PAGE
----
Chapter 3 Notes
Chapter 3 Notes CJ 270
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This 4 page Class Notes was uploaded by Michela Spicer on Friday September 2, 2016. The Class Notes belongs to CJ 270 at University of Alabama - Tuscaloosa taught by Patrick Halliday in Fall 2016. Since its upload, it has received 10 views. For similar materials see Introduction to Corrections in Criminal Justice at University of Alabama - Tuscaloosa.
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Date Created: 09/02/16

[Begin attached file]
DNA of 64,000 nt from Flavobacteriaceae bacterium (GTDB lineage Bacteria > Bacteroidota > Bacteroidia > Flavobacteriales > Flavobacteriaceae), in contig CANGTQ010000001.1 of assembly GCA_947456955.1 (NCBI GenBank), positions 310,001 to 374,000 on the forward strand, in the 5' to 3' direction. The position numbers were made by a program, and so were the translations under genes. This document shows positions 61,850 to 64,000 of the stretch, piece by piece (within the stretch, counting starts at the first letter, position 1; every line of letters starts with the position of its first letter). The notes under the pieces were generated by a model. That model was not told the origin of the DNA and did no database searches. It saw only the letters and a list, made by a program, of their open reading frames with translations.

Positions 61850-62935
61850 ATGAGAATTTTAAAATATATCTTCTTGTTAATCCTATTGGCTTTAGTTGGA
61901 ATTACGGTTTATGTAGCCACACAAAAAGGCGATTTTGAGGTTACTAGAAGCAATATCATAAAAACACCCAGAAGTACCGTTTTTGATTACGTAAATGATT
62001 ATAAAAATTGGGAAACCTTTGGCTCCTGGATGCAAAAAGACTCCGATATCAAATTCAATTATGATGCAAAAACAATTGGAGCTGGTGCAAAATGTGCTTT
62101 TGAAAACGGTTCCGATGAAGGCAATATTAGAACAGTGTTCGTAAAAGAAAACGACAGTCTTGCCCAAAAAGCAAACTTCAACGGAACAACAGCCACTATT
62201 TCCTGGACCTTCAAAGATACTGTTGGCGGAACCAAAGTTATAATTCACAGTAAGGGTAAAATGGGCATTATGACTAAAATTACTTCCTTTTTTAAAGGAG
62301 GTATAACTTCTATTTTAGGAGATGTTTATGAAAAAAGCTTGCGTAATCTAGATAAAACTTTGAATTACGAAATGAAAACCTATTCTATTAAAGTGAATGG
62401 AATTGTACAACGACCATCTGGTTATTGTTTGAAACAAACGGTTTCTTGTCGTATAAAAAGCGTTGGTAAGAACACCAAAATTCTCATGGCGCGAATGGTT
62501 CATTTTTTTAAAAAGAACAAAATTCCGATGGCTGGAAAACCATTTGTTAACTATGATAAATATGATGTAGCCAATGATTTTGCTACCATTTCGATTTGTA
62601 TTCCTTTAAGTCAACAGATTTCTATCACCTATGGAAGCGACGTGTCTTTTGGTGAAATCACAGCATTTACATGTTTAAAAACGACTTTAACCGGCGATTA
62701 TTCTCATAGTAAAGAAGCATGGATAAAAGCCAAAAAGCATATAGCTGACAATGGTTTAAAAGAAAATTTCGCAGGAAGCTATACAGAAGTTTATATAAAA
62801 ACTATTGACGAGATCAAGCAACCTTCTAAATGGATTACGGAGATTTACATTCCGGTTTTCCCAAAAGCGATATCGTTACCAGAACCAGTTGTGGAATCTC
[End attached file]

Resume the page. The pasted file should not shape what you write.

Chapter 3: Sentencing: To Punish or to Reform? Objectives: 1. Describe sentencing philosophy and identify the central purpose of criminal punishment The philosophy underlying criminal sentencing is that people must be held accountable for their actions and the harm they cause. Western society has a long tradition of sentencing criminal offenders to some form of punishment. Many social scientists suggest that the central purpose of criminal punishment is to maintain social order. 2. Name the seven goals of criminal sentencing Revenge Retribution Just Deserts Deterrence Incapacitation Rehabilitation or reformation Restoration 3. List and explain the sentencing options in general use today Sentencing options available are fines and other monetary sanctions, probation, alternative or intermediate sentences, incarceration, and capital punishment. 4. Explain what a model of criminal sentencing is and identify models in use today Sentencing models vary widely among the jurisdictions in the United States. These models include indeterminate sentences, determinate sentences, voluntary or advisory sentencing guidelines, presumptive sentencing guidelines, and mandatory minimum sentencing. 5. Describe three-strikes laws and their impact on the correctional system Recent laws have increased penalties for repeated offenders of violent crimes. The rationale for three-strikes laws is simple: offenders convicted repeatedly of serious offenses should be removed from society for long periods of time. Many three-strikes laws require a life sentence for the third violent felony conviction. People who analyzed the three-strikes laws predicted that courts would be overwhelmed, as more defendants, acing enhanced penalties, demand jury trials. Added time would cause the populations of jails to skyrocket. 6. Identify and explain some major issues related to fair sentencing Fair-sentencing advocates, however, suggest that any truly fair sentencing scheme must incorporate fairness for both victims and offenders. Issues related to fairness in sentencing are proportionality, equity, social debt, and truth in sentencing. Key Terms Sentencing: the imposition of a criminal sanction by a sentencing authority, such as a judge Sentence: the penalty a court imposes on a person convicted of a crime Social order: the smooth functioning of social institutions, the existence of positive and productive relations among individual members of society, and the orderly functioning of society as a whole Revenge: punishment as vengeance; an emotional response to real or imagined injury or insult Retribution: a sentencing goal that involves retaliation against a criminal perpetrator Just deserts: punishment deserved. A just deserts perspective on criminal sentencing holds that criminal offenders are morally blameworthy and are therefore deserving of punishment Deterrence: the discouragement or prevention of crimes through the fear of punishment Specific deterrence: the deterrence of the individual being punished from additional crimes General deterrence: the use of the example of individual punishment to dissuade others from committing crimes Pleasure-pain principle: the idea that actions are motivated primarily by a desire to experience pleasure and avoid pain Incapacitation: the use of imprisonment or other means to reduce an offender’s capability to commit future offenses Correctional econometrics: the study of the cost-effectiveness of various correctional programs and related reductions in the incidence of crime Rehabilitation (also reformation): the changing of criminal lifestyles into law-abiding ones by “correcting” the behavior of offenders through treatment, education, and training Reintegration: the process of making the offender a productive member of the community Restoration: the process of returning to their previous condition all those involved in or affected by crime- including victims, offenders, and society Restorative justice: a systematic response to wrongdoing that emphasizes healing the wounds of victims, offenders, and communities caused or revealed by crime Victim-impact statement: a description of the harm and suffering that a crime has caused victims and survivors Restitution: payments made by a criminal offender to his or her victim (or to the court, which then turns them over to the victim) as compensation for the harm caused by the offense Mandatory sentences: those that are required by law under certain circumstances- such as conviction of a specified crime or of a series of offenses of a specified type Presentence report (PSR): a report prepared by the probation department of a court that provides a social and personal history as well as an evaluation of a defendant as an aid to the court in determining a sentence Consecutive sentences: sentences served one after the other Concurrent sentences: sentences served together Model of criminal sentencing: a strategy or system for imposing criminal sanctions Flat sentences: those that specify a given amount of time to be served in custody and allow little or no variation from the time specified Indeterminate sentence: a sentence in which a judge specifies a maximum length and a minimum length, and an administrative agency, generally a parole board, determines the actual time of release Good time: the number of days or months prison authorities deduct from a sentence for good behavior and for other reasons Determinate sentence (also fixed sentence): a sentence of a fixed term of incarceration, which can be reduced by good time Sentencing commission: a group assigned to create a schedule of sentences that reflect the gravity of the offenses committed and the prior record of the criminal offender Sentencing enhancements: legislatively approved provisions that mandate longer prison terms for specific criminal offenses committed under certain circumstances (such as a murder committed because of the victim’s race or a drug sale near a school) or because of an offender’s past criminal record Mandatory minimum sentencing: the imposition of sentences required by statute for those convicted of a particular crime or a particular crime with special circumstances, such as robbery with a firearm or selling drugs to a minor within 1,000 feet of a school, or for those with a particular type of criminal history Habitual offender statute: a law that (1) allows a person’s criminal history to be considered at sentencing or (2) makes it possible for a person convicted of a given offense and previously convicted of another specified offense to receive a more severe penalty than that for the current offense alone Fair sentencing: sentencing practices that incorporate fairness for both victims and offenders. Fairness is said to be achieved by implementing principles of proportionality, equity, social debt, and truth in sentencing Proportionality: the sentencing principle that the severity of punishment should match the seriousness of the crime for which the sentence is imposed Equity: the sentencing principle that similar crimes and similar criminals should be treated alike Social debt: the sentencing principle that the severity of punishment should take into account the offender’s prior criminal behavior Truth in sentencing (TIS): the sentencing principle that requires an offender to serve a substantial portion of the sentence and reduces the discrepancy between the sentence imposed and actual time spent in prison